In the first meeting, I offered simple counsel that while her event was a terrific private fundraiser for her charity, it just wasn’t news. When she brought it up in a second meeting, I let her know that when I was a news producer, I would have never assigned a TV crew to cover this event and, in all of my years in PR, I have never asked for or received coverage of an event like this. When I was out of town, she asked one of my colleagues to invite TV stations to her event. When my colleague counseled otherwise, the client told her to “shut up.” That was the beginning of the end of the relationship.
There is no reason for us to counsel a client advising that what they think is news just isn’t news other than the best interest of the client. We get paid for our time, so it certainly could not logically be argued that we somehow profit from not pitching a story idea to media, which takes less time than pitching would. It could not be argued that we’re passive if we recommend an idea not be pitched, when we are working in the midst of an proactive communications plan that we developed.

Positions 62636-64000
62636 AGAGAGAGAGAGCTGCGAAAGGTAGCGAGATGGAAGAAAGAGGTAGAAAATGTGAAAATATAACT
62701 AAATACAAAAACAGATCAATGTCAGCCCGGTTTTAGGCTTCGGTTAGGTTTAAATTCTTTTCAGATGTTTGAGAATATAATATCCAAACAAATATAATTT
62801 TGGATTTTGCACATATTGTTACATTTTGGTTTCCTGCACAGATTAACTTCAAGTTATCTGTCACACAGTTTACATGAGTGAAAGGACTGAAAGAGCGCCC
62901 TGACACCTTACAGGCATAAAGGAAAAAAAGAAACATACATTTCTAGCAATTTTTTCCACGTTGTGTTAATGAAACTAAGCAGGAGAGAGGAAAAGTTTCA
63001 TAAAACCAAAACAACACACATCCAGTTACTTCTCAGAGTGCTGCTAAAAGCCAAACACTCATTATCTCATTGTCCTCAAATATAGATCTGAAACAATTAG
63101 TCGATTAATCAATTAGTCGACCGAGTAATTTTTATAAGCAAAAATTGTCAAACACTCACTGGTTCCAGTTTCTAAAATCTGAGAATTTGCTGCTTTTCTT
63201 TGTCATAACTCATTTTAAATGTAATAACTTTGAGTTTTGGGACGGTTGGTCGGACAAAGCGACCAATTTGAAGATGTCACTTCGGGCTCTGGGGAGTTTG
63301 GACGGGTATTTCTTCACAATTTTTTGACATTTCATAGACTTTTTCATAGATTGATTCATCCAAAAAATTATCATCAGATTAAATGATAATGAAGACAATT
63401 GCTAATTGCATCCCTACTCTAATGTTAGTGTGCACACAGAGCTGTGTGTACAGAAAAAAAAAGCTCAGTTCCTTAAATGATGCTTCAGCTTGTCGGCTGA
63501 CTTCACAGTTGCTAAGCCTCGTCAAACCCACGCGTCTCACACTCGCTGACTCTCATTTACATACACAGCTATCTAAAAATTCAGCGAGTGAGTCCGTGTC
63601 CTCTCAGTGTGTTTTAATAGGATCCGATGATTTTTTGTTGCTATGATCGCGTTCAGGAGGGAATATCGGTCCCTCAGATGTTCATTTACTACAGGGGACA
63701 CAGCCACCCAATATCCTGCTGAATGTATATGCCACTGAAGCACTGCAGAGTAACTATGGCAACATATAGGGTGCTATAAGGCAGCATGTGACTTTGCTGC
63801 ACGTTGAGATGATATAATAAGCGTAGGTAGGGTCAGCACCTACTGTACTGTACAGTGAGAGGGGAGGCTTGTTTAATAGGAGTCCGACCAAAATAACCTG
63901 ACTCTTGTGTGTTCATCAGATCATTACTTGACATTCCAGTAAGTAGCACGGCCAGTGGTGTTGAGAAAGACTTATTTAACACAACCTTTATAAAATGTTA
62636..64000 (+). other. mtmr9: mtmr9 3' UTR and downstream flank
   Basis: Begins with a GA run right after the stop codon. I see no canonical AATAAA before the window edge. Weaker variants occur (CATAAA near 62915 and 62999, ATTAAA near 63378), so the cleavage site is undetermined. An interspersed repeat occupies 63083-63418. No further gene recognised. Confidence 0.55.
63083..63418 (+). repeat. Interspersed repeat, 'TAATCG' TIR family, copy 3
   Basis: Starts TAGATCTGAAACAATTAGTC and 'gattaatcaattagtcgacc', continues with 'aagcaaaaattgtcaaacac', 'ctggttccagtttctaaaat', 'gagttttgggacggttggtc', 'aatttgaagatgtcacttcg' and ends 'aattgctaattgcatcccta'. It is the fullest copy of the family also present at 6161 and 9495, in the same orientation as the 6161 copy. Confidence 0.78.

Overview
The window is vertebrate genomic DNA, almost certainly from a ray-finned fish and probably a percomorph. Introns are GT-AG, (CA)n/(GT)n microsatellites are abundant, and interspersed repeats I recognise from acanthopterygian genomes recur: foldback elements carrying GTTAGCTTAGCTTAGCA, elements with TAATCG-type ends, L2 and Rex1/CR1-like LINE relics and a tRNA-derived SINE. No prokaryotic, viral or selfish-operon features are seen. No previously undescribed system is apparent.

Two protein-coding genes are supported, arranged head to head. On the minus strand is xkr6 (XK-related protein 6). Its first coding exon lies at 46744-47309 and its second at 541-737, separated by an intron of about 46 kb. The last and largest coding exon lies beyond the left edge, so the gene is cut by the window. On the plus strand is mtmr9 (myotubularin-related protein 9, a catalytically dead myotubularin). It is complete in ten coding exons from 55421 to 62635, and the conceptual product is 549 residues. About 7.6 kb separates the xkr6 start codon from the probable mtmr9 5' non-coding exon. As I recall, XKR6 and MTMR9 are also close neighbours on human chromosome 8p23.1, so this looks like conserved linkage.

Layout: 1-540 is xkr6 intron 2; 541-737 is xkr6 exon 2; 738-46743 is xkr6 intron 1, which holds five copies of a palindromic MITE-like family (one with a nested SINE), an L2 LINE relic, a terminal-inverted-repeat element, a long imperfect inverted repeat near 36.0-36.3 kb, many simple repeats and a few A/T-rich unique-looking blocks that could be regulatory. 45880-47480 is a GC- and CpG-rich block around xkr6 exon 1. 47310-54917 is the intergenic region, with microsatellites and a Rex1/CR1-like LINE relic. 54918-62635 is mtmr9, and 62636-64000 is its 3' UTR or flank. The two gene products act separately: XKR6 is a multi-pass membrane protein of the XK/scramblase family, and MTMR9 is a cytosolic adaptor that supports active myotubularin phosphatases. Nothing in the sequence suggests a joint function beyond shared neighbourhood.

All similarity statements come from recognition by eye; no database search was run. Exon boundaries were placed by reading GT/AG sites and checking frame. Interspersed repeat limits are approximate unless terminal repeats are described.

If we’re hired to help an organization build its reputation with audiences, we would harm its reputation with journalists if we agree to pitch something that we know would immediately result in a “no.” That puts at risk future potential coverage when the organization has some real news or perspective on news to share.
We understand that some firms simply tell clients what they want to hear. We also know that some firms pitch to media everything clients want, throwing it up on the wall to see what sticks. If you want a firm that does those things, hire one, even though it won’t mean long-term success. Otherwise, listen to your counsel when they say “that’s not a news story.” The only incentive for providing that advice is helping you.